Penn State tasked with trying to slow down Nebraska back Abdullah
College Football Videos
There are numbers that would suggest Penn State is capable of limiting Nebraska's Ameer Abdullah from having one of his typical workmanlike performances.
Abdullah is the Big Ten's leader in carries and rushing yards. But the Nittany Lions have held nine of their 10 opponents to fewer rushing yards than Nebraska averages. Over a 23-game span dating to 2011, Penn State has allowed one opposing running back to match the 133.6 yards that Abdullah is averaging this season.
That said, don't bet against Abdullah. In fact, don't even make a prediction against him. ESPN analyst Desmond Howard found that out the hard way last week.
Howard, in advance of Nebraska's game against Michigan State this past Saturday, said Abdullah wouldn't gain as many yards as the 43 Spartans' opponents were averaging through 11 weeks.
After Abdullah had 123 yards (albeit in defeat to Michigan State), he said of Howard: “That's his job, to make predictions. And it's my job to shut him up.”
Abdullah has gained at least 98 rushing yards in each game this season. He rank seventh in the FBS with 1,336 and is a semifinalist for the Doak Walker Award as the nation's top back.
“He's a heck of a player and somebody who's had a great career,” Cornhuskers coach Bo Pelini said of the junior. “He has great change of direction, great vision, he's tough — and there's really nothing he can't do.”
At a school long known for a run-first offense, Abdullah ranks fifth in Nebraska history in 100-yard rushing games (15) and third in all-purpose yards (4,481). He's the eighth Cornhuskers player to have consecutive 1,000-yard seasons.
The 5-foot-9, 190-pound Abdullah is versatile (22 receptions in 2013), explosive (seven rushes of 30 yards or more) and consistent (can become the second Big Ten player in the past decade to have at least 100 rushing yards in all eight conference games).
“Even since (quarterback Taylor) Martinez has been out, he's become even more of a focal point for them,” Penn State coach Bill O'Brien said. “He's … one of the best players in this conference, an explosive guy who runs with a great lean and great quickness. I think he's, obviously, got a pro career ahead of him. We have to make sure we know where he is on every play.”
The Lions (6-4, 3-3) host the Cornhuskers (7-3, 4-2) at 3:30 p.m. Saturday.
Abdullah has had milestone games in his meetings with Penn State. As a freshman in 2011, he had his first career rushing touchdown in a 17-14 win. The following year, he had a career-high 31 carries and 145 total yards in a 32-23 win in Lincoln, Neb.
“We're excited for the challenge,” Penn State leading tackler Glenn Carson said. “We've seen a lot of great things from him.”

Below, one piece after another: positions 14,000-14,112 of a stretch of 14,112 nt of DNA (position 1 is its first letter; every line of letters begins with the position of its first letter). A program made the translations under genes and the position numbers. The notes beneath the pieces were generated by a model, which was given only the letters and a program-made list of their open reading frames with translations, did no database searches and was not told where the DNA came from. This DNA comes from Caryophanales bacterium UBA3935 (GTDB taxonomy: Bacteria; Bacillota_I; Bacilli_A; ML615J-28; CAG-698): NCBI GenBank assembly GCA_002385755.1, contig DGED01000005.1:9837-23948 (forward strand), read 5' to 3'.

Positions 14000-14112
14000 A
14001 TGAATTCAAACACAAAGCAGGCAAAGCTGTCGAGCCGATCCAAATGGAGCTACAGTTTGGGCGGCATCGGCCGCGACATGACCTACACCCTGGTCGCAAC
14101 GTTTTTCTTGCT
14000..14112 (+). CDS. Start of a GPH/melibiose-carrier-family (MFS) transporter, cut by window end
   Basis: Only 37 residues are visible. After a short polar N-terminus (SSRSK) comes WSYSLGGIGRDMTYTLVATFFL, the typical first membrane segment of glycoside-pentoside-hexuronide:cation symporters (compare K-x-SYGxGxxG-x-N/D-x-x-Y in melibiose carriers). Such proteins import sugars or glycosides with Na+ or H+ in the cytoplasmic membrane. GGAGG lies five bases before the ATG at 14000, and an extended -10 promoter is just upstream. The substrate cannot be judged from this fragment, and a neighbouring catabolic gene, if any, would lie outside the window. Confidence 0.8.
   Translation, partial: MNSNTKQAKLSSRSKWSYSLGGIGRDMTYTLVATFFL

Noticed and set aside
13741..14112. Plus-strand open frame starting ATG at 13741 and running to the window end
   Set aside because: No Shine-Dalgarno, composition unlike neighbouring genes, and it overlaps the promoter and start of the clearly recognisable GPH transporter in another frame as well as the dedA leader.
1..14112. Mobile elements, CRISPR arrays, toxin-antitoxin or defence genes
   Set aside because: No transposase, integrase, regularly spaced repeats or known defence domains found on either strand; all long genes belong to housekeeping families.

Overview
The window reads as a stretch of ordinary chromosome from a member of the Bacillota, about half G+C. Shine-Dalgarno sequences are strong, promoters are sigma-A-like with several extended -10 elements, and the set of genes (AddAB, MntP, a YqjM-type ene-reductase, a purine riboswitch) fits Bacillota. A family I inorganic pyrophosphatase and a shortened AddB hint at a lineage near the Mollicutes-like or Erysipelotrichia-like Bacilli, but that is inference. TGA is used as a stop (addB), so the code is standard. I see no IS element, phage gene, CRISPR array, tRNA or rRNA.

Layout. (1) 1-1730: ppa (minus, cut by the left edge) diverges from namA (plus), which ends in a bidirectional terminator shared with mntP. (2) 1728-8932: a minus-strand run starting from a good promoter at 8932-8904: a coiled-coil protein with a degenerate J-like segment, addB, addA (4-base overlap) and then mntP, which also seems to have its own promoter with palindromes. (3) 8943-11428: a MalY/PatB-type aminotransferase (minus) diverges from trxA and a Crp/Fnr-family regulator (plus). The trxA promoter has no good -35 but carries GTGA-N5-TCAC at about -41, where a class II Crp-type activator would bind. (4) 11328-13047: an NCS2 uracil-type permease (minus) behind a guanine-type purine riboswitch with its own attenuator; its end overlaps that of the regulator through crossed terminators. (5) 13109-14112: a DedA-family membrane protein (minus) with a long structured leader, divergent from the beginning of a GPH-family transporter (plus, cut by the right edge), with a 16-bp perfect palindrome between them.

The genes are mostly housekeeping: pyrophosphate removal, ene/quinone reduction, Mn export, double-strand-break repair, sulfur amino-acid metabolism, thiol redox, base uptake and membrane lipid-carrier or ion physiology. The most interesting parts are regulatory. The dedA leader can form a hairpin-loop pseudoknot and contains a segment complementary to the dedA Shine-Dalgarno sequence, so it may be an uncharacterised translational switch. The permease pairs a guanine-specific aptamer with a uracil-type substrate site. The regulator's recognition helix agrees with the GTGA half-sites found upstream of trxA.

Martinez, a four-year starter, has been limited to four games this season because of a foot injury. Abdullah is averaging 23.1 touches per game in games Martinez does not play.
“A player of his caliber, it's really hard to stop a player that's as explosive as he is,” Penn State safety Malcolm Willis said. “We just have to try to contain him and have to limit the things he can do and change the looks up. We have to make sure we're a very good tackling team come Saturday.”
Show commenting policy
TribLive commenting policy
You are solely responsible for your comments and by using TribLive.com you agree to our Terms of Service.
We moderate comments. Our goal is to provide substantive commentary for a general readership. By screening submissions, we provide a space where readers can share intelligent and informed commentary that enhances the quality of our news and information.
While most comments will be posted if they are on-topic and not abusive, moderating decisions are subjective. We will make them as carefully and consistently as we can. Because of the volume of reader comments, we cannot review individual moderation decisions with readers.
We value thoughtful comments representing a range of views that make their point quickly and politely. We make an effort to protect discussions from repeated comments either by the same reader or different readers.
We follow the same standards for taste as the daily newspaper. A few things we won't tolerate: personal attacks, obscenity, vulgarity, profanity (including expletives and letters followed by dashes), commercial promotion, impersonations, incoherence, proselytizing and SHOUTING. Don't include URLs to Web sites.
We do not edit comments. They are either approved or deleted. We reserve the right to edit a comment that is quoted or excerpted in an article. In this case, we may fix spelling and punctuation.
We welcome strong opinions and criticism of our work, but we don't want comments to become bogged down with discussions of our policies and we will moderate accordingly.
We appreciate it when readers and people quoted in articles or blog posts point out errors of fact or emphasis and will investigate all assertions. But these suggestions should be sent via e-mail. To avoid distracting other readers, we won't publish comments that suggest a correction. Instead, corrections will be made in a blog post or in an article.
- Clues to Chief Justice John Roberts’ thinking on new ObamaCare case
- Pirates enter Plan B with Martin off market
- Reflecting frustration, Webb eyes presidency
- Mears savors success, credits legendary Lange for guidance, inspiration
- 5 arrested on firearm, drug charges in Spring Hill
- Allegheny County adoption event joins 40 children with families
- For Steelers, a fight to finish for playoff berth
- Starkey: No explaining Steelers, AFC North
- Derry water outage may be resolved by 5 p.m. Sunday, authority says
- Shooting victims live with bullets to survive, thrive
- Allegheny County buck could prove to be state’s largest ever taken